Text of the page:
I believe that an accurate assessment of this situation would require “yes” answers to all of these questions. Furthermore, I believe that many pro-life pastors throughout our nation, if they are honest with themselves, would need to answer “yes” to these questions in relation to counsel that they themselves have offered to vulnerable pregnant women.
My belief is based not upon conjecture, but upon decades of experience with pregnant Christian women entering abortion chambers. Many times we have been told, “I talked to my pastor about this, and he recommended abortion.” We have even witnessed pastors bringing women from their church into killing centers (and even after being “caught in the act” at the abortion center, these pastors continue to insist that they are pro-life).
Women frequently assure us “God will forgive me” on their way into the abortion chamber. (As I wrote in my book several years ago, I believe this is a primary reason that abortion continues among Christians.) Most likely, this counsel can be traced back to a pro-life pastor in many cases (certainly we can see how Nicki would respond in such a way if someone tried to speak to her outside a killing center, as this seems to be the obvious interpretation of Pastor Chuck’s statement that God would be “gracious and forgiving.”). After Laura Hope Smith died with her baby on an abortion table, her Calvary Chapel pastor told the 600 people attending her memorial service, “Christ forgave her sin as it was being committed.” Tony Marinelli, Laura’s pastor, had left pro-life activism to become a pastor when he became convinced that the way to stop abortion was to bring people to Christ. When I spoke to him a few short weeks after Laura’s death, he continued to maintain the attitude that bringing people to Christ will stop abortion, even though Laura was not only a committed Christian but probably one of the most inspirational members of his flock.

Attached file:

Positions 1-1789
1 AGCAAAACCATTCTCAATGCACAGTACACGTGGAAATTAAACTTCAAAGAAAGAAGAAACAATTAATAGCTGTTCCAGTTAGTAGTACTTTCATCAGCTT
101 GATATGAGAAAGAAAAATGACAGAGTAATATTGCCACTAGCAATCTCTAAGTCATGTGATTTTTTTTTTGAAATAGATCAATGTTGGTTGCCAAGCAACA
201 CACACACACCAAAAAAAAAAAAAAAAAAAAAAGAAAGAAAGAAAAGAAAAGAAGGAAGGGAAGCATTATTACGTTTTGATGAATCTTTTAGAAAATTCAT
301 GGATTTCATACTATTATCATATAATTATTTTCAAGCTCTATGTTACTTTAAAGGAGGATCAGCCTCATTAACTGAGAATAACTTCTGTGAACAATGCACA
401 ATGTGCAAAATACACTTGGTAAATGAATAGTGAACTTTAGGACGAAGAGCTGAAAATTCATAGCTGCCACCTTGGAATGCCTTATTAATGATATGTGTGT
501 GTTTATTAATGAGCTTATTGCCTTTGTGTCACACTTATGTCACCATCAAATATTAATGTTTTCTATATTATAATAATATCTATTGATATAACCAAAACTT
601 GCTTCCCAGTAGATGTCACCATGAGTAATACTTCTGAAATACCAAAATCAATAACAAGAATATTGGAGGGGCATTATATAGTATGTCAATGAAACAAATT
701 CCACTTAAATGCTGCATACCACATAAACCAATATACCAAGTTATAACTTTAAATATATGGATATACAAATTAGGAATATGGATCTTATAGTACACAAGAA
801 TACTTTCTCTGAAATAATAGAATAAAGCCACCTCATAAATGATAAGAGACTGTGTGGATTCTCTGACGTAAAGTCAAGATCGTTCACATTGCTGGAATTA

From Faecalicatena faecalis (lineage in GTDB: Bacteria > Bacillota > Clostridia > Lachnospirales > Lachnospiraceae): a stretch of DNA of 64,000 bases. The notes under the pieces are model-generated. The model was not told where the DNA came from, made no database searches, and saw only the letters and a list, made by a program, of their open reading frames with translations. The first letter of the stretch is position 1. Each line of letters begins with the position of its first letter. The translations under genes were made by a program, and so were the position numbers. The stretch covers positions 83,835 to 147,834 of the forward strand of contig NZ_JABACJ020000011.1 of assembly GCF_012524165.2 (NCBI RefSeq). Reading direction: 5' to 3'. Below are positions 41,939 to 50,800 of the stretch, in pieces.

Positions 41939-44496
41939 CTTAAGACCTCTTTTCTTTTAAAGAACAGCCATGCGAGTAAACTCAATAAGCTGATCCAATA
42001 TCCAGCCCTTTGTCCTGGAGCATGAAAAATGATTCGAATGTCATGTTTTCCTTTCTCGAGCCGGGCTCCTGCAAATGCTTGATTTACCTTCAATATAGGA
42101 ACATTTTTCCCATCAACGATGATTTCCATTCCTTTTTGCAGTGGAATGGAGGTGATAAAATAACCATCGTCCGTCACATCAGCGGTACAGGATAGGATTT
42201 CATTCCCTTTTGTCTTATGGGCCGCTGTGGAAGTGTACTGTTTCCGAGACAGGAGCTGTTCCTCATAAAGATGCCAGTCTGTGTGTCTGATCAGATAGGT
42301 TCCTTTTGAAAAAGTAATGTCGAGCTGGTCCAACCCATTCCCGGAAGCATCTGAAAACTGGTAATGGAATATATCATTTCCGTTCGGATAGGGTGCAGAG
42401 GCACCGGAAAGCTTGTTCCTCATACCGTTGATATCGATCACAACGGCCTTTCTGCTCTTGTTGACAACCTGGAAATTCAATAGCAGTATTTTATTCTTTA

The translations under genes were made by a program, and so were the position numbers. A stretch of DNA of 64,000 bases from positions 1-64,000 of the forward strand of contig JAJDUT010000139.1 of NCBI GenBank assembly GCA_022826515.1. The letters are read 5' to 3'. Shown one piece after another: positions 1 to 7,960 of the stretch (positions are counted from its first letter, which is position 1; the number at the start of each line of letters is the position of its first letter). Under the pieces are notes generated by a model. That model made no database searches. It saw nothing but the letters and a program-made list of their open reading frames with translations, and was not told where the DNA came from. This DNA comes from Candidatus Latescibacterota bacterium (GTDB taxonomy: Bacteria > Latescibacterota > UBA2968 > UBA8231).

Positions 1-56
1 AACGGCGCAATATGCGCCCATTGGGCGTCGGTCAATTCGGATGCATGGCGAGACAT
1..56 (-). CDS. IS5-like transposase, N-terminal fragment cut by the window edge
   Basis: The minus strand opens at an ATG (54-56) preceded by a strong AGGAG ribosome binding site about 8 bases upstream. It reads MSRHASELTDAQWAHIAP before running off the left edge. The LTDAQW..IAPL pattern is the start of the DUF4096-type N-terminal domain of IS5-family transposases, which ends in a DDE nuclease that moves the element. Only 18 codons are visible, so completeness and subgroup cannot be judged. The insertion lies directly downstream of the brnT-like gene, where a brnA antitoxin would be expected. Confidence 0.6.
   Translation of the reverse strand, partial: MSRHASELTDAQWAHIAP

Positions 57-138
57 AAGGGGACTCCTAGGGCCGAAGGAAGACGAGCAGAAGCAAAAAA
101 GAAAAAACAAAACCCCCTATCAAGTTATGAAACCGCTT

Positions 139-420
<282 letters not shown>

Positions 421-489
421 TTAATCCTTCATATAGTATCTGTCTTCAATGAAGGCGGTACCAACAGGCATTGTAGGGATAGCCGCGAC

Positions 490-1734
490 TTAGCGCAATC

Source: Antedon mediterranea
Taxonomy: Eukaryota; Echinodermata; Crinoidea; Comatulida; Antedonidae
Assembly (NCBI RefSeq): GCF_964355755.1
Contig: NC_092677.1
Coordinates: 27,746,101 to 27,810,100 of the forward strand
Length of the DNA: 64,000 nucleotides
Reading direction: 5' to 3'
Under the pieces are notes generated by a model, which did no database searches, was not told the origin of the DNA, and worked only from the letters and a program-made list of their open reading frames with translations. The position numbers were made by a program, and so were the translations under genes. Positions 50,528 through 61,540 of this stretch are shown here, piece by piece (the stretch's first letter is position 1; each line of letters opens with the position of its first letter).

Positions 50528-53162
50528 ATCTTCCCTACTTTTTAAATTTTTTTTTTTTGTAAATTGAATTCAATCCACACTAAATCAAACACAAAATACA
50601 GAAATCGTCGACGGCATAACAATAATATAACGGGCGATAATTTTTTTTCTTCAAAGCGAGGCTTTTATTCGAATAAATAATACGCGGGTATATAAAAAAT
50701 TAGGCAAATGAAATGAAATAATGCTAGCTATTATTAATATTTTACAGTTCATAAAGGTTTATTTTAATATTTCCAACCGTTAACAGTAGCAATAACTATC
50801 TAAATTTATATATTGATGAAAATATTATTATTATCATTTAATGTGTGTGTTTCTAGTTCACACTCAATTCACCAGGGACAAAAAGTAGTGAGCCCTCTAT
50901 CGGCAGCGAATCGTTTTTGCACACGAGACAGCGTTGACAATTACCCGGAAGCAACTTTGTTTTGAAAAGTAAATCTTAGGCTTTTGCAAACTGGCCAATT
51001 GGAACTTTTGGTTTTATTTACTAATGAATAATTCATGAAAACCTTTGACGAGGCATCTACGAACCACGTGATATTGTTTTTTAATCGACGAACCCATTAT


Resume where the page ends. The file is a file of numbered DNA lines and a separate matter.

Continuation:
While some seek to defend Chuck Smith from criticism by citing his pro-life track record which goes back to even before Roe v. Wade, his firm public statements consistently opposing abortion do not negate his error in counseling Nicki from Riverside. On the contrary, listening to his “clarification” on the February 9 program shows that his blanket statement “I am totally opposed to abortion” does not prevent him from being “reasonable” by allowing abortion in “extenuating circumstances.”
What did Pastor Chuck mean by “extenuating circumstances?” Such a vague phrase uttered by a pastor cries out for scriptural clarification, but Pastor Chuck (and his representatives at Calvary Chapel Costa Mesa, KWVE, and the Pastor’s Perspective radio program) refused to provide any such clarification even after my repeated efforts (and the efforts of countless others who have been concerned about this situation). Yesterday, Michael David, producer of Pastor’s Perspective, informed me that the pastors have said all that they are going to say on this subject, and that they will not allow me to go on the air to ask this question.